Successful first try at breadboard ends
Here’s my latest project: a casual maple dining table for my four-season porch. I can’t take credit for the design, at least totally.
I based the overall proportions on Gary Rogowski’s cherry table (“The Versatile Trestle Table,” FWW #214). And I used an alternative to his base design: I incorporated a straight trestle stretcher, not a curved one, and used different-style wedged through-tenons to attach it to the trestle posts. I also changed the feet and cap designs of the trestle ends, inspired by Charles Durfee’s “Trestle Table with Breadboard Ends” (FWW #141).
It was a good woodworking workout. I got a lot of practice with template routing for the trestle caps and feet, as well as for the posts. I made my own dowels for the pegged tenons. For the top I decided to try my hand at breadboard ends, a scary prospect considering the potential cost of mistakes. But the job was made easier with a jig that helped me rout the tenons so the top and bottom shoulders would line up perfectly. Finally, I learned a lot about building up a durable tabletop finish. The biggest lesson being, “patience.”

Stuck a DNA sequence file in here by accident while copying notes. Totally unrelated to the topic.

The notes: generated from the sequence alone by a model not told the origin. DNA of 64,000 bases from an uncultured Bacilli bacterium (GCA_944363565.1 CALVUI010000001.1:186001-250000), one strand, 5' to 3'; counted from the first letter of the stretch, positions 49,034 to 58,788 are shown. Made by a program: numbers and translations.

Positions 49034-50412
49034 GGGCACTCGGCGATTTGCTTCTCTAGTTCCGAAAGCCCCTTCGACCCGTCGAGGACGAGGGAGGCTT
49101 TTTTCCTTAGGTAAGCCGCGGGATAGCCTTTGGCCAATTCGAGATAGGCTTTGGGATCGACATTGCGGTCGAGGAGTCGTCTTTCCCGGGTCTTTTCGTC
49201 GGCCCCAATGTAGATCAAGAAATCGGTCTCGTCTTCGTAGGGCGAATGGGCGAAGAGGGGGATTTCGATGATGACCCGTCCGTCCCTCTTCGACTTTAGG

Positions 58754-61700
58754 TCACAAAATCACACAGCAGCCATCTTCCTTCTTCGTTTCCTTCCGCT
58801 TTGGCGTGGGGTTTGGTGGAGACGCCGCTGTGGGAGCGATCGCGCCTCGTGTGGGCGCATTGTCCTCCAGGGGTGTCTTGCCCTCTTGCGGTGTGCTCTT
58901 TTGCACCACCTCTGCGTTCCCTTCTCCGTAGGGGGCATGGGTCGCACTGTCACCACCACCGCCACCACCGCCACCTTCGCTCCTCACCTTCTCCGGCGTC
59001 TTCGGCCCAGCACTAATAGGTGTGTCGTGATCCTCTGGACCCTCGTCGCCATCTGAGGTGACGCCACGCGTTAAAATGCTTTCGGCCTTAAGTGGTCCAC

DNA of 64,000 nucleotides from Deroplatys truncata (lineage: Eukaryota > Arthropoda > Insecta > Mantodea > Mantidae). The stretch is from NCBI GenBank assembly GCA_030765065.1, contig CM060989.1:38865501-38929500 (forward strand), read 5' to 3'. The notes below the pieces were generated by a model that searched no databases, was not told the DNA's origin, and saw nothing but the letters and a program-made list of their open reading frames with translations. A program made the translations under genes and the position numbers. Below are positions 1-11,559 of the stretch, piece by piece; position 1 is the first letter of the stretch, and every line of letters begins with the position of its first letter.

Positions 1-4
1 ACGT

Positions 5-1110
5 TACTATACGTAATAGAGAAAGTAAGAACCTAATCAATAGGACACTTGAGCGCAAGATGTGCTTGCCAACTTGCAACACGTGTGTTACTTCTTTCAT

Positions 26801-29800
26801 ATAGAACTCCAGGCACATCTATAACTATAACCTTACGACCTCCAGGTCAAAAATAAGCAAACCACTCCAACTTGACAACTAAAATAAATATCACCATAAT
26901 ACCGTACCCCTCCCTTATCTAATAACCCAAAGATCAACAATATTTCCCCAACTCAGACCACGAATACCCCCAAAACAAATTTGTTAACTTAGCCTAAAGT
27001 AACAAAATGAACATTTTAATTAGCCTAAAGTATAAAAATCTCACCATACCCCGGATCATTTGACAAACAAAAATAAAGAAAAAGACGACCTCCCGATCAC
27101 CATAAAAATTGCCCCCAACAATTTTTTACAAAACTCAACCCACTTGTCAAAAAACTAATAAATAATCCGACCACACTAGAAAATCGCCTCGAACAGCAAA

The table is 24 in. wide by 54 in. long by 29 inches tall. The finish is Minwax Wipe-On Poly.
I wanted the posts and stretcher to come from the same board. This knot was in an inconvenient spot, but I decided to use it as a design element, a tribute of sorts to wood's defects. It's kind of a surprise, mostly for the kids who are under the table retrieving toys and silverware.
I used wedged through-tenons to attach the stretcher to the trestle posts. The wedges are walnut (as are the pins that hold the breadboards and tenons).
I sized the table for the small four-season porch I built. It seats four comfortably, but it can fit six in a pinch.